Helmholtz-Zentrum Berlin für Materialien und Energie researchers are working through the clogging problem in CO2 electrolysis.
The greenhouse gas carbon dioxide can be converted into useful hydrocarbons by electrolysis. The design of the electrolysis cell is crucial in this process. The so-called zero-gap cell is particularly suitable for industrial processes. But there are still problems: The cathodes clog up quickly.
The team’s research paper has been published in Nature Communications.
The combustion of oil, coal or natural gas produces carbon dioxide, or CO2. This accused greenhouse gas is said to be a major driver of global warming, but it is also a raw material. It is technically possible to convert CO2 into useful carbon compounds, a process which requires energy, water, suitable electrodes and special catalysts.
CO2 can be electrochemically converted to carbon monoxide, formate or methane, but also to ethylene, propanol, acetate and ethanol. However, industrial processes must be designed to be highly selective and extremely efficient to produce only the desired products and not a mixture of products.
Converting CO2 back into fuel
Dr Matthew Mayer, leader of the Helmholtz Young Investigator Group “Electrochemical Conversion” at HZB explained, “By electrolytically reducing CO2 to useful hydrocarbons, we can produce new fuels without using fossil resources. We thus are putting the CO2 back into the cycle, just like recycling.” The electrical energy for the electrolysis can be provided by renewable energy from wind or solar, making the process sustainable.
The zero-gap cell: a sandwich of many layers
The architecture of the “zero-gap” electrolysis cell. Image Credit: Helmholtz-Zentrum Berlin © HZB. Click the press release link for more info and images.
From school, we know electrolysis can be done in a simple beaker of water; a further development of this is the H-cell, which is shaped like the letter H. However, such cells are not suitable for industrial use. Instead, industrial electrolysers are designed with a sandwich architecture consisting of several layers: On the right and left are the electrodes that conduct the current and are coated with catalysts, a copper-based gas diffusion layer that lets in the CO2 gas, and a separation membrane. The electrolyte (here supplied at the anode and called anolyte) consists of dissolved potassium compounds and allows ions to move between the electrodes. The membrane is designed to allow negatively charged ions to pass through and to block positively charged potassium ions.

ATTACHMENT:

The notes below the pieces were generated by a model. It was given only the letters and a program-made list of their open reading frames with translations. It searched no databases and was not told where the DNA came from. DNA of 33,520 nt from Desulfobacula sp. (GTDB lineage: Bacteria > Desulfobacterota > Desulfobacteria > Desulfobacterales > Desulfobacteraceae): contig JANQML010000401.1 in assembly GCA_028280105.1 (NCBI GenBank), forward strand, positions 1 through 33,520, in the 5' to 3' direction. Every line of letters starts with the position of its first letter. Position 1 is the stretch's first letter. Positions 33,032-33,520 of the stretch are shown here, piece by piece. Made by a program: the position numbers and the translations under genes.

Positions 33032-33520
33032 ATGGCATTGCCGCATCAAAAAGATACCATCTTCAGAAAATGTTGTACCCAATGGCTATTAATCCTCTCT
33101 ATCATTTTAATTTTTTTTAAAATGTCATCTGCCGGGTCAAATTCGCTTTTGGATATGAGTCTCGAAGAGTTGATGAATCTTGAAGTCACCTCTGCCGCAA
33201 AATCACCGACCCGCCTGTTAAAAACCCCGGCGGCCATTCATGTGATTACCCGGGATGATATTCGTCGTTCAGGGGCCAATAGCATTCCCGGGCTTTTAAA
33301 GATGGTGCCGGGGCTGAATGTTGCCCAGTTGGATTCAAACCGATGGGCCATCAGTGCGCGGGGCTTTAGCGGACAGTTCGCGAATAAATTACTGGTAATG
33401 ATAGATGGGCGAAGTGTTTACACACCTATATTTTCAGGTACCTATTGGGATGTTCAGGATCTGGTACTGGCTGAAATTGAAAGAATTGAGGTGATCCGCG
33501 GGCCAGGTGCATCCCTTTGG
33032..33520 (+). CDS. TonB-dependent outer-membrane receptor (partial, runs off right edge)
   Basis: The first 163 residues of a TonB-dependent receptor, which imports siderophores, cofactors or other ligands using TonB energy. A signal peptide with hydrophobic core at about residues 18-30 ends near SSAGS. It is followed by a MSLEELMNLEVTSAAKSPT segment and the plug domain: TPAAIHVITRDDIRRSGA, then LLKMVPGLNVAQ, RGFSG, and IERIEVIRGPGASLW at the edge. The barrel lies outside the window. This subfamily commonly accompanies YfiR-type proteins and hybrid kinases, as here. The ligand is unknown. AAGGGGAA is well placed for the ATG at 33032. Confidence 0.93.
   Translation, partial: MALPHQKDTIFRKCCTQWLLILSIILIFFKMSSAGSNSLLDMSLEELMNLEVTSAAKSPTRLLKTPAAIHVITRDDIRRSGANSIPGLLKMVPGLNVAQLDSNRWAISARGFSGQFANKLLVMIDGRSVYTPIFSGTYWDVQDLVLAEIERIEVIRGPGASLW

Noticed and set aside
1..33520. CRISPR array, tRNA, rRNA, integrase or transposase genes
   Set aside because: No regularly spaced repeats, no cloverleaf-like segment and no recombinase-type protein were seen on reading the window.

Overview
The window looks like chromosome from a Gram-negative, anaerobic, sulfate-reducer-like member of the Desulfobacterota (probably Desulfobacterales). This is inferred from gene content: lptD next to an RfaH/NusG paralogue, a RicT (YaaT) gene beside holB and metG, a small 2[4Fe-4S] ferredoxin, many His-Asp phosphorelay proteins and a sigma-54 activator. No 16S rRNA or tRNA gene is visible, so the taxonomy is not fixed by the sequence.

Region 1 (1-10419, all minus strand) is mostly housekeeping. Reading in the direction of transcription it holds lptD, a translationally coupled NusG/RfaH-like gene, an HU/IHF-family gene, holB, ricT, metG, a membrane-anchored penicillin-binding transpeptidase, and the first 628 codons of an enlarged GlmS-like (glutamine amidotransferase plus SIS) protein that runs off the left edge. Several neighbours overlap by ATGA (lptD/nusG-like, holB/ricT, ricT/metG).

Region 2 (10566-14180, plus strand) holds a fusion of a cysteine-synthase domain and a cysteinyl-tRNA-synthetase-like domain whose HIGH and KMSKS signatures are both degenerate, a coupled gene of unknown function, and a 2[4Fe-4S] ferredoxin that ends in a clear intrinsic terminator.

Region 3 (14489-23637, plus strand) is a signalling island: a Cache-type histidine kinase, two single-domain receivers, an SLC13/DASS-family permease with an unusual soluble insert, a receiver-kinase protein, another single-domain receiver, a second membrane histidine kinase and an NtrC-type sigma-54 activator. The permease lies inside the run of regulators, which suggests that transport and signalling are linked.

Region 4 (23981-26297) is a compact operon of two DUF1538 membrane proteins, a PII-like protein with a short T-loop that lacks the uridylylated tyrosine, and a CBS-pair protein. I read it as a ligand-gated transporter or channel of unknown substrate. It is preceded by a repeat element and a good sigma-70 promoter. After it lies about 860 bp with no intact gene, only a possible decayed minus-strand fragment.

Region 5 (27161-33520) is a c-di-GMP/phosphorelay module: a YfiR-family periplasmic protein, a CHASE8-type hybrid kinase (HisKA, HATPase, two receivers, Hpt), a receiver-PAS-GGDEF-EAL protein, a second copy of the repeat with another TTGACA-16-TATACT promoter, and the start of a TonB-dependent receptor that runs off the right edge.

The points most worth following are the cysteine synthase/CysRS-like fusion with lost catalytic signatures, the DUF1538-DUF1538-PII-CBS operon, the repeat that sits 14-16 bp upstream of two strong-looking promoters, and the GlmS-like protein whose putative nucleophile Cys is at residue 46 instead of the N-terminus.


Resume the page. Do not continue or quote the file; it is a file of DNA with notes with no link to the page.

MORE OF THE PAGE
The problem: potassium crystals
Nevertheless, potassium ions from the electrolyte pass through the membrane and form tiny crystals at the cathode clogging the pores. “This shouldn’t happen,” says Flora Haun, a PhD student in Matthew Mayer’s team. Using scanning electron microscopy and other imaging techniques, the scientists were able to study the process of crystal formation at the cathode in detail. “With energy-dispersive X-ray analysis, we were able to locate the individual elements and show exactly where potassium crystals were forming,” Flora Haun explained.
The more potassium the electrolyte contains, the more the cathode becomes clogged, the investigations showed. But there is no simple way to solve the problem: reducing the potassium concentration is good on the one hand, but bad on the other, since the reaction equilibrium also shifts: instead of the desired ethylene, carbon monoxide is produced.
The electrolyte is the key
Dr. Gumaa El Nagar, a postdoctoral researcher in the team said, “The most important observation is that cations can still penetrate the anion exchange membrane, but to an extent that depends on the concentration of the electrolyte. And that with the concentration of the electrolyte we simultaneously regulate which products are formed from the CO2.”
Dr Mayer noted, “In the next step, we want to use operando and in situ measurements using X-rays to find out in detail how ion migration in the cell affects the chemical reaction processes.”
While we’re still not half way to optimal atmospheric CO2 content there is room for some recycling. This would be particularly true where dense emissions are already getting cleaned from other effluents.
This upside is that soon we could be current in the planet’s carbon cycle. As a long term goal that should be the primary. For now though, climate change hysteria is the politically dominant topic. Fear gathers eyes for media and advertisers much more effectively than making sound forecasts and well thought out plans.
This incredibly useful work. Say coal generating plants had the entirety of the CO2 output recycled again into fuels. That would double the carbon’s use before its returned to the plant kingdom. In fact tripling and more could be possible. A very good thing, indeed.
By Brian Westenhaus via Newenergyandfuel.com
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At that point, we need the other 1/2 of the finished product -- hydrogen. That is ALSO energetically bereft of value, so we need to pump MORE renewable energy into it, with substantial losses along the way. In the end, we will have used AT LEAST 5 units of renewable electricity to make 1 unit of chemical energy in the form of some organic molecule. And when we burn that molecule, we will lose another 50%-plus of the energy in converting it to motive power (as vehicle fuels) or converting it back to electricity (as power plant fuels).
Meanwhile the renewable energy that was used for this could have been used directly, transported, and even stored FAR more efficiently. I am a "new technology" guy, I believe we need to convert our economy to renewable energy, and I don't have a personal financial or professional stake in any particular alternative. But I believe that CO2 capture, especially from the air, and its conversion to fuels is the WORST kind of wasteful approach.